It’s Schizophrenia Awareness Week. And I want to take a moment to talk about labels. One in four adults in the United States have a mental illness. That means, when you are sitting on the subway the person on either side of you likely is affected by depression, anxiety, PTSD, or schizophrenia. One would think that because mental illness is so common, human beings would be used to interacting with people who manage these chronic conditions.
As most of you know, May is Mental Health Awareness Month, but some of you may not know that Schizophrenia Awareness Week kicked off on May seventeenth. I’m going to be completely honest and tell you that while I consider myself to be a mental health advocate, I have never acknowledged this particular week, until now. It’s not that I didn’t believe that schizophrenia wasn’t important. It’s not that I didn’t believe that schizophrenia didn’t need more awareness. It’s not that I didn’t understand the gravity of what people endure. I just didn’t take the time to actually acknowledge it separately from the blanket of mental health awareness, and why didn’t I? It’s because I was ignorant. Yes, as much as that pains me to say it, I was fucking ignorant.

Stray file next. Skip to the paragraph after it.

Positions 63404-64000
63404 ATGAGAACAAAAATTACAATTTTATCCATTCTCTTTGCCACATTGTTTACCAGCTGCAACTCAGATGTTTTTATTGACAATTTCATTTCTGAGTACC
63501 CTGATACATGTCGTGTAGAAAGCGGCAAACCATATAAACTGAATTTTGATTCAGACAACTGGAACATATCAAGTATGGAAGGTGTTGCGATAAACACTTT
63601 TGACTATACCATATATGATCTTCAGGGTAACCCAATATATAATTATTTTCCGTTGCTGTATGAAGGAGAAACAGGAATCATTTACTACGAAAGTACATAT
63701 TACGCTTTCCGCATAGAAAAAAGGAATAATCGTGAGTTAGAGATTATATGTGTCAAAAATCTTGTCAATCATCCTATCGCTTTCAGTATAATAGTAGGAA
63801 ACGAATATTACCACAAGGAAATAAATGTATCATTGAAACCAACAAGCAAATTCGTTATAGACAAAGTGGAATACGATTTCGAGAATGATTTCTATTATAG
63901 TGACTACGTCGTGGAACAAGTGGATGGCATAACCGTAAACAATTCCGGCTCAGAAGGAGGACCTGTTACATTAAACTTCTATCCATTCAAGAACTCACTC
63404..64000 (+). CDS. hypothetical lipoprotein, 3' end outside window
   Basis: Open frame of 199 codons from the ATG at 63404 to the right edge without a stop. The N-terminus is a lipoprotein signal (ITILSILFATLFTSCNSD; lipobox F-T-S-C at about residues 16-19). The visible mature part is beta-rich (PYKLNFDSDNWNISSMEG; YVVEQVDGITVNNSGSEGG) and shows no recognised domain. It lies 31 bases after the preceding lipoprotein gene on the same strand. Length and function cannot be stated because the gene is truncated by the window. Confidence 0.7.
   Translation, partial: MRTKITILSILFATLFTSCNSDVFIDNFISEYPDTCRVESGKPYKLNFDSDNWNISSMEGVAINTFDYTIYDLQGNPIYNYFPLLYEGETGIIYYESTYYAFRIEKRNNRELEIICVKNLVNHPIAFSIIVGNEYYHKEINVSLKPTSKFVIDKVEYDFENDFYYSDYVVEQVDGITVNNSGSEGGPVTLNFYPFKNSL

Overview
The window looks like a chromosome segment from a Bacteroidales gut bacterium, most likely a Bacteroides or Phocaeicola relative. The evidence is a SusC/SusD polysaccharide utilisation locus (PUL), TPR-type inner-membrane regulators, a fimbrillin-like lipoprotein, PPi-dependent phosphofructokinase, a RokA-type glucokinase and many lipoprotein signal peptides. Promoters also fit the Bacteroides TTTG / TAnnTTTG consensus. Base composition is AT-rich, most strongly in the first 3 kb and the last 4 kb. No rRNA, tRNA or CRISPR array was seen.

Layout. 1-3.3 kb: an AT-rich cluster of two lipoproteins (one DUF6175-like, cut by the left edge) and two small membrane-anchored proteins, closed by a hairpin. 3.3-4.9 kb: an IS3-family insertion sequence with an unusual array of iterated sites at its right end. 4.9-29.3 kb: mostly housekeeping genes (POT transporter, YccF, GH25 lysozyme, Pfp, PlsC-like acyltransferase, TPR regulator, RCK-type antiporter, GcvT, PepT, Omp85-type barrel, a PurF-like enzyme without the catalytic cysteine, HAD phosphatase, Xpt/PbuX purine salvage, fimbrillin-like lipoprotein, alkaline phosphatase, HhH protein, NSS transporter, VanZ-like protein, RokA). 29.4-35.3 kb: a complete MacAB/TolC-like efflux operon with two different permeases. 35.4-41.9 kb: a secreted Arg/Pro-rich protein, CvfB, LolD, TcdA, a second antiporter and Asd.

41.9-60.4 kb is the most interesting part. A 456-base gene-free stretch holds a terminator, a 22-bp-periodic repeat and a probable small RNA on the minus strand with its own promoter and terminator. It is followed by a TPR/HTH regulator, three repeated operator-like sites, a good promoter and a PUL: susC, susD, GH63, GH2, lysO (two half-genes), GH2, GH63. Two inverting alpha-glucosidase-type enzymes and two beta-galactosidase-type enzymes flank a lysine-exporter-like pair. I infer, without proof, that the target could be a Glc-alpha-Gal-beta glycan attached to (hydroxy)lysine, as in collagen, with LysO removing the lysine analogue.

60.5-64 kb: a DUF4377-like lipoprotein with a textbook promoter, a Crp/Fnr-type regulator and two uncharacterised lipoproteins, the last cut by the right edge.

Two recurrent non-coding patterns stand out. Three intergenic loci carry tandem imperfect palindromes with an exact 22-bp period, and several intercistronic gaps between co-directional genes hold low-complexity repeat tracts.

Earlier today, I was lucky enough to celebrate the launch of A Berlin Story by Tiffani Burnett-Velez (who assisted me with the Russian dialogue in Paper Souls) by answering some of her questions about Paper Souls. I’ve also read the novella, which is beautifully written. You can read my five-star review of it on GU next week.
Below is a transcript of the interview. Enjoy.